Tuesday:       Closed
Wednesday: 11am – 2pm, 6 – 8pm
Thursday:     11am – 8pm
Friday:          11am – 5pm
Saturday:      11am – 5pm
Sunday:        11am – 4pm 


Recently the Group was invited to mount a display stand at Oakley School Campus during their parents' afternoon and evening. This proved very successful with many enquires about local Scouting resulting in several possible new members across all Sections.

The Beavers are continuing to observe the growth of the plants that were sown during February. In the meantime all Beavers have completed the Air Activity badge having made model aircraft, discussed their favourite aeroplane and had a talk with someone who has flown an aircraft.

The Cubs have now completed their Fitness Challenge and are looking forward to embarking on their next Challenge. For Mothers' Day they planted up pots of primroses as a surprise present.

The Scouts are continuing to practice for the District Camping Competition to be held at the end of May.

The Explorers are continuing to practise their golf swings as they try to master a new sport.

Several members of the Cub and Scout Sections attended the annual District Swimming Gala where they did themselves proud.

Peter Philp, Group Scout Leader 
01383 852612 


We will be holding a fun day on 12 September; for this to happen we will be holding various fundraising events which we are hoping will be supported well by everyone.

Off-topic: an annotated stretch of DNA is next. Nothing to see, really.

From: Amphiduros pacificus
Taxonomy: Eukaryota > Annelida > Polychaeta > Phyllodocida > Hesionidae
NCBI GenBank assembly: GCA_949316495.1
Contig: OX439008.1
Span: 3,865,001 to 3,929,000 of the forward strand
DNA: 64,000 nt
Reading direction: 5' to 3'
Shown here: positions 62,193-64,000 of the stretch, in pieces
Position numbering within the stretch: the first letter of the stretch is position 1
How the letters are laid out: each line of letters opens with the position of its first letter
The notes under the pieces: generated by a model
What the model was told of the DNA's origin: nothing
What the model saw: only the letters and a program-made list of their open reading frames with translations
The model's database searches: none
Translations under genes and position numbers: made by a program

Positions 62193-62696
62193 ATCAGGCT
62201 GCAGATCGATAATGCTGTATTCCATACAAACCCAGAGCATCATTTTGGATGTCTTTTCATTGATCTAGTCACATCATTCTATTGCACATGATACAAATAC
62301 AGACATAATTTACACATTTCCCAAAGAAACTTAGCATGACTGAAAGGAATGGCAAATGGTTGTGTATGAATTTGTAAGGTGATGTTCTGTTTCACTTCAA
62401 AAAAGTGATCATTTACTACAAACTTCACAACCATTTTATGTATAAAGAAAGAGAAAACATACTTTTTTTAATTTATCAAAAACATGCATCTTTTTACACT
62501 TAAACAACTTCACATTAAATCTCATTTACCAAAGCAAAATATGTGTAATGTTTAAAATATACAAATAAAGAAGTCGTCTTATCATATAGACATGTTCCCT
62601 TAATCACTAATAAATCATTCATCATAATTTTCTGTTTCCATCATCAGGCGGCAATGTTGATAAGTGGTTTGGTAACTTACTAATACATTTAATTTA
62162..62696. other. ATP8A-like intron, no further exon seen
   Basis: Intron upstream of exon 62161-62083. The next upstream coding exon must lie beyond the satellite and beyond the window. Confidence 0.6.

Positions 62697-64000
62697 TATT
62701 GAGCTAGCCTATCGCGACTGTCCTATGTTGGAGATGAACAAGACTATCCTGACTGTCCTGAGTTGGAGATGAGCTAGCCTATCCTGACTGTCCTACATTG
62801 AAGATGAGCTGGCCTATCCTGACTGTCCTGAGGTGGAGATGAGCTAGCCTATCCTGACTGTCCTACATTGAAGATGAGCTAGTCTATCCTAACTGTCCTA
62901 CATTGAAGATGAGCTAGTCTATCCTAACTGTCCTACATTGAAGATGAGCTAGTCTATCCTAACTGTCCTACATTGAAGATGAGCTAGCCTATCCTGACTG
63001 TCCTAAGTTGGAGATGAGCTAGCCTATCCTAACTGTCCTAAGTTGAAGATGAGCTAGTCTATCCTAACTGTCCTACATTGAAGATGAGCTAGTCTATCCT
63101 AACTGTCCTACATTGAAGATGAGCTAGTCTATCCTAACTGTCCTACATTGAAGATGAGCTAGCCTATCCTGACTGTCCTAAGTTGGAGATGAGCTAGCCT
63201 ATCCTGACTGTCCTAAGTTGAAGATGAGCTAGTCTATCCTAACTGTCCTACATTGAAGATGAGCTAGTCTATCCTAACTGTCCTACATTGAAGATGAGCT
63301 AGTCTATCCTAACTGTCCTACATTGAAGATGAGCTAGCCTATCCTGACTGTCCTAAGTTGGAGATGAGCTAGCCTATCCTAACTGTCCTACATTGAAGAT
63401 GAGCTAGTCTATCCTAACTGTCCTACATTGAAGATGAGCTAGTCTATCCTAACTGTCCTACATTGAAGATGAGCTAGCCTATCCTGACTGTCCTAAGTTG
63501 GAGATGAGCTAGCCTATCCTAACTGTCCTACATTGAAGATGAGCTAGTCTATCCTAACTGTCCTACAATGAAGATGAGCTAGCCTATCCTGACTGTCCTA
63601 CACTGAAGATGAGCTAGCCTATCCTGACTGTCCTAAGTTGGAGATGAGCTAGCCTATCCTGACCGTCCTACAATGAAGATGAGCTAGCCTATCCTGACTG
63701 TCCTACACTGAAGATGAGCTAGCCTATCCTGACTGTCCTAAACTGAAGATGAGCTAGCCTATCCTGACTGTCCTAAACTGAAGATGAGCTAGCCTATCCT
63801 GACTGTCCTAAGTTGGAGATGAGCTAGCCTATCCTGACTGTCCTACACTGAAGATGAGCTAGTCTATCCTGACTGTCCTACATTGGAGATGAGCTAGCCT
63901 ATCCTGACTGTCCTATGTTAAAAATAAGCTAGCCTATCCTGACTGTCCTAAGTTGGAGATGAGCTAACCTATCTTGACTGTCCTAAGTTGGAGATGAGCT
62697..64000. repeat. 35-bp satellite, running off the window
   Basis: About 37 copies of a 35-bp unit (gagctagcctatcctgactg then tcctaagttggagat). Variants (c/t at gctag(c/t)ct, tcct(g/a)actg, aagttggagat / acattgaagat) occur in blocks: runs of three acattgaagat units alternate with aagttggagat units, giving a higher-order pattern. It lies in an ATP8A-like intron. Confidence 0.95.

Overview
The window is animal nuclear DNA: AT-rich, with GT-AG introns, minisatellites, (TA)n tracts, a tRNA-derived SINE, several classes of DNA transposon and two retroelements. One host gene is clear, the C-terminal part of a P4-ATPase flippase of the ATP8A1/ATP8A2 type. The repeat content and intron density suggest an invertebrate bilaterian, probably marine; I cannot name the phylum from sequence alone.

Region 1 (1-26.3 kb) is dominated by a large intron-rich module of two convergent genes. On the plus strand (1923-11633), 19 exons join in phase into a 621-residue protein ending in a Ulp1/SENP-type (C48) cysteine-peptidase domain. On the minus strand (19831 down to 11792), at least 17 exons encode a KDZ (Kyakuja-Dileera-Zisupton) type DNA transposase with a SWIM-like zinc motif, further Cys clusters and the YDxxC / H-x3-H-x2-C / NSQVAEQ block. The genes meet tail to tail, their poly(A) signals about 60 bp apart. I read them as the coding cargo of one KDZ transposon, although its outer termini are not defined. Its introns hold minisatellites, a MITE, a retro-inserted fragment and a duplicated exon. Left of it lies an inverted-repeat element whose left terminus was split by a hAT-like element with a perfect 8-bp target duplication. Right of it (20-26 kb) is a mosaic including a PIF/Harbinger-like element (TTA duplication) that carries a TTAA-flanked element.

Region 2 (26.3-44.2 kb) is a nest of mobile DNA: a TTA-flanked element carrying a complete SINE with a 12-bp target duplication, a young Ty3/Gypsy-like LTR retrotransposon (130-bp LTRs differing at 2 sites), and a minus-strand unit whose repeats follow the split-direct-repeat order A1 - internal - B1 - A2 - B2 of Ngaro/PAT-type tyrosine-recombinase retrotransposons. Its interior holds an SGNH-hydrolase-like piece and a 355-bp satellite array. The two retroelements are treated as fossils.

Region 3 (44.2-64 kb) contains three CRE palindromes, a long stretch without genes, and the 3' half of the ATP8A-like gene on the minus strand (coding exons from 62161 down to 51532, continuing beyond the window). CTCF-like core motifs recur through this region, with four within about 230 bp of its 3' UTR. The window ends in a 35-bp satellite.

Prize Bingo at Saline Community Centre on 22 April at 7.30pm. Donations of prizes most welcome and can be given to Joanna Jackson or call 850934 for collection.

Rag Bag The collection for this will take place on 28 May. Bags will be put through the doors the week before; please keep any old clothes, shoes, bedding etc for us.

Hypnotist/Disco This will be held at Steelend Club on Friday 19 June at 8.30pm; tickets are £10 per person. Come and have a great night watching or perhaps you will be lucky enough to be part of the show! 

Tickets available from Joanna Jackson 850934 and prizes for a raffle would be most welcome. 


Monday 27 April: Solicitors’ drop-in, 10am till 4pm

Wednesday 13 May: Prize Bingo for Gala funds, 7.30pm

Friday 15 May: Ladies’ Night, 8pm

Saturday 23 May: Curry Night for Gala funds, 7.30pm

Sunday 31May: Car Boot Sale/Table Sale, BBQ 


Palm Sunday, Maundy Thursday, and Good Friday services with special events on Easter Sunday were held in one or all of the three places of worship and the Rev Tom Johnson (Locum Minister) took part on services at the Primary Schools in Saline, Carnock and Oakley.

Family Beetle Drive: Friday 24 April, 6.30pm

This will be held in Saline Church Hall. Tickets are 50p from Anne Easton or Ada Cooper.

Christian Aid Week 10 -16 May

Nationally, Christian Aid started 70 years ago in response to the need of vast numbers of refugees resulting from the events of the Second World War. Today it still responds to emergency situations and long-term development needs worldwide. This year, while there will be an ongoing response to many situations in the world, there is a special emphasis on the needs of people in Ethiopia.

Christian Aid Day: Wednesday 13 May, 10am-2pm

Over many years the folk in Saline have responded generously to Christian Aid fundraising efforts during Christian Aid week and again we plan to have a Christian Aid Day in the Church Hall on Wednesday 13 May from 10.00 am till 2.00pm. There will be tea, coffee and home baking with soup and rolls from 12 noon, with a variety of items for sale. Donations of all kinds will be very welcome; envelopes for cash donations which can be 'gift aided' are also available.